Thanks to a recent pantry-shopping challenge from fellow food blogger TW Barritt of Culinary Types, I've fallen in love with Kamut®.
Here are ten things I know about this grain (you'll be glad to know them, too):
- Related to both durum wheat and spelt, Kamut is pronounced kuh MOOT, which rhymes with Smoot and snoot, though it's not the least bit snooty.
- According to the Kamut Association of North America, in 1949 an American airman in Portugal received 36 kernels of giant wheat from a friend who claimed to have taken them from a stone box in a tomb in Egypt. He mailed them to his father, a Montana wheat farmer, who grew a small crop, dubbed it "King Tut's Wheat", and sold the grain as a novelty at a local fair. A few farmers tried to grow it, but by the late 1960s the novelty wore off, and this hard-to-grow wheat was all but forgotten. In 1977, T. Mack Quinn, another Montana wheat farmer, discovered one remaining jar of seeds and with his son, Bob, a plant biochemist, spent the next decade propagating those original kernels. They trademarked the cultivar in 1990 and named it Kamut®, an ancient Egyptian word meaning "soul of the Earth".
- It tastes like wheat -- a buttery and nutty wheat. Think of a piece of whole wheat bread slathered with sweet butter, and you'll get the idea. Dishes made with Kamut often require less sugar to balance the flavor than those made with other grains.
- Kamut kernels are elongated and nearly twice the size of conventional wheat kernels, requiring more time to soften than other durum wheat, so Kamut is perfect for recipes made in the slow cooker or pressure cooker. I use my rice cooker, which cooks one cup of Kamut in 20 minutes.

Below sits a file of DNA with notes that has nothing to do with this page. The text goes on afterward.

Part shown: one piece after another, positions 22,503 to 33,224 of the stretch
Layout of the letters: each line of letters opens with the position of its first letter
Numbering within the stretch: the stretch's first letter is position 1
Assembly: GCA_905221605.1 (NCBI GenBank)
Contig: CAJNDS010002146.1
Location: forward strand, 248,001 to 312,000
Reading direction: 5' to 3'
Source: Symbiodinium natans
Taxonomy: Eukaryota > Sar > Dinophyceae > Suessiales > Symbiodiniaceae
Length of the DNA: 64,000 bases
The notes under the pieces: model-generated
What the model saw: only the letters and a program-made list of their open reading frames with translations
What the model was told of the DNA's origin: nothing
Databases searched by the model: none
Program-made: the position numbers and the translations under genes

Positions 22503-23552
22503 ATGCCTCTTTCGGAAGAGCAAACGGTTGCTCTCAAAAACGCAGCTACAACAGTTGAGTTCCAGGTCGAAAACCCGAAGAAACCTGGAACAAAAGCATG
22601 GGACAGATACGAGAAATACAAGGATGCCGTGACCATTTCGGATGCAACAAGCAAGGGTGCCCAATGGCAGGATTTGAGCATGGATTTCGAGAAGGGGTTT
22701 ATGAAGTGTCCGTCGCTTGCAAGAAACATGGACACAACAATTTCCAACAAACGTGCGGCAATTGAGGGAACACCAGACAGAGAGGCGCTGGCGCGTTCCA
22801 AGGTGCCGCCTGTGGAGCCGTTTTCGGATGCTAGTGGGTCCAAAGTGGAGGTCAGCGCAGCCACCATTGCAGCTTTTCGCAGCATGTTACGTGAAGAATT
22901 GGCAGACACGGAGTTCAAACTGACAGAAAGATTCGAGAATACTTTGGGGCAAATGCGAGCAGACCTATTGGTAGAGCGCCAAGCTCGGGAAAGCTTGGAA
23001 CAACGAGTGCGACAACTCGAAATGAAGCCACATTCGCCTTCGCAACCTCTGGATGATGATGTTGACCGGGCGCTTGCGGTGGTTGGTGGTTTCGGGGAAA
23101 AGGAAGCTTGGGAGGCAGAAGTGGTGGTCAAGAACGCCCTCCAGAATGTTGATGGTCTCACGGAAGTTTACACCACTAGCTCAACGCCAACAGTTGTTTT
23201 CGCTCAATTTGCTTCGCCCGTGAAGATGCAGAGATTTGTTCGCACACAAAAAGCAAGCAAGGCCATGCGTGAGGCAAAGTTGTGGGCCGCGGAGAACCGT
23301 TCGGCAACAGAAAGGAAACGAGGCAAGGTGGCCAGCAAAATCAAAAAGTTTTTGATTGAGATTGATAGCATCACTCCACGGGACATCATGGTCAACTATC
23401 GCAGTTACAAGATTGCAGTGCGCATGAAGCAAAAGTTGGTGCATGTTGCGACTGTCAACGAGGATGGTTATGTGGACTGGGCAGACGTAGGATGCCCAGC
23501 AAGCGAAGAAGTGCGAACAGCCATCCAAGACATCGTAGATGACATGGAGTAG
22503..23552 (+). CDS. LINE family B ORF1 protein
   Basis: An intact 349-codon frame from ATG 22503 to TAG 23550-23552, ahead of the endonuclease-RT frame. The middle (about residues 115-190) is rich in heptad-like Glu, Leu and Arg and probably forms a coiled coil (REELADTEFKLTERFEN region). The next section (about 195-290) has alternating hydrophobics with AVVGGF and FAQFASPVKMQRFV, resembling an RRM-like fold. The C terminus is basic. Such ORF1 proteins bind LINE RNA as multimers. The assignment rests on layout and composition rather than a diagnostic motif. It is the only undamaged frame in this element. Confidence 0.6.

- You can purchase Kamut in several different forms in addition to kernels. Bob's Red Mill and Arrowhead Mills are two widely-distributed brands of Kamut flour (I find both at Job Lot, Rhode Island's favorite super-discount store). Eden Foods sells Kamut flakes; DiCecco makes Kamut pasta.
- Speaking of which, Kamut pasta has earned the Low Glycemic Seal of Approval from the Glycemic Research Institute.
- Kamut is a low-yield crop that thrives only in Montana and North Dakota, and in Alberta and Saskatchewan, Canada. Kamut dislikes both humidity and soil rich in nutrients, yet the grain itself is packed with nutrients -- 40 percent higher in protein, and with more vitamins, than other wheat varieties.
- Because its protein is easier to digest, many people with sensitivity to wheat find that they can eat Kamut. (Please check with your doctor if you have allergies or sensitivities to wheat. Kamut does contain gluten.)
- Like all grains, Kamut might turn rancid if not stored properly. Transfer it to a glass jar with a tight-fitting lid, and keep it in a dark part of your pantry, or in the freezer. Replace after three months if stored at room temperature, after six months if frozen.
- Substitute Kamut for barley, fregola sarda, couscous, orzo or rice. Try it in pilafs, soups, or chili. How about oven-baked zucchini filled with kamut, olives, thyme and parsley? Or wilted spinach salad with kamut and vegetables? Or a salad with orange, sun-dried tomatoes and chile? Or kamut, lentil and chickpea soup? Or a hearty breakfast of cream of kamut cereal?
Warm salad of Kamut, cranberries and feta
A sweet-tart salad with "tooth", this is a great side dish for a Friday night roast chicken or grilled lamb, or perfect for a picnic or potluck. And, as pomegranates are an aphrodisiac, this might be a good dish to try on Valentine's Day. Serves 6.
1 cup Kamut®
4 cups water
3 Tbsp pomegranate molasses
1 tsp agave nectar
4 Tbsp olive oil
Kosher salt and fresh black pepper, to taste
1/2 cup cucumber, diced
1 cup dried cranberries (or dried cherries)
1/2 cup feta cheese, crumbled
Measure, then rinse, the Kamut. Place in a rice cooker with 4 cups of water, and set to cook. Or, place in a saucepan, bring to a boil, cover and simmer for 1-1/2 hours, checking frequently, until it tastes chewy but cooked all the way through.
While the grain is cooking, combine the pomegranate molasses, agave and olive oil in a small jar with a tight-fitting lid. Add salt and pepper to taste. Shake the jar to emulsify the dressing, and set aside.
When the Kamut is cooked (it will be chewy, not mushy), drain and add it to a mixing bowl with the cucumber, cranberries, and dressing. Toss well to combine. At the last moment before serving, add the cheese, toss lightly, and serve.
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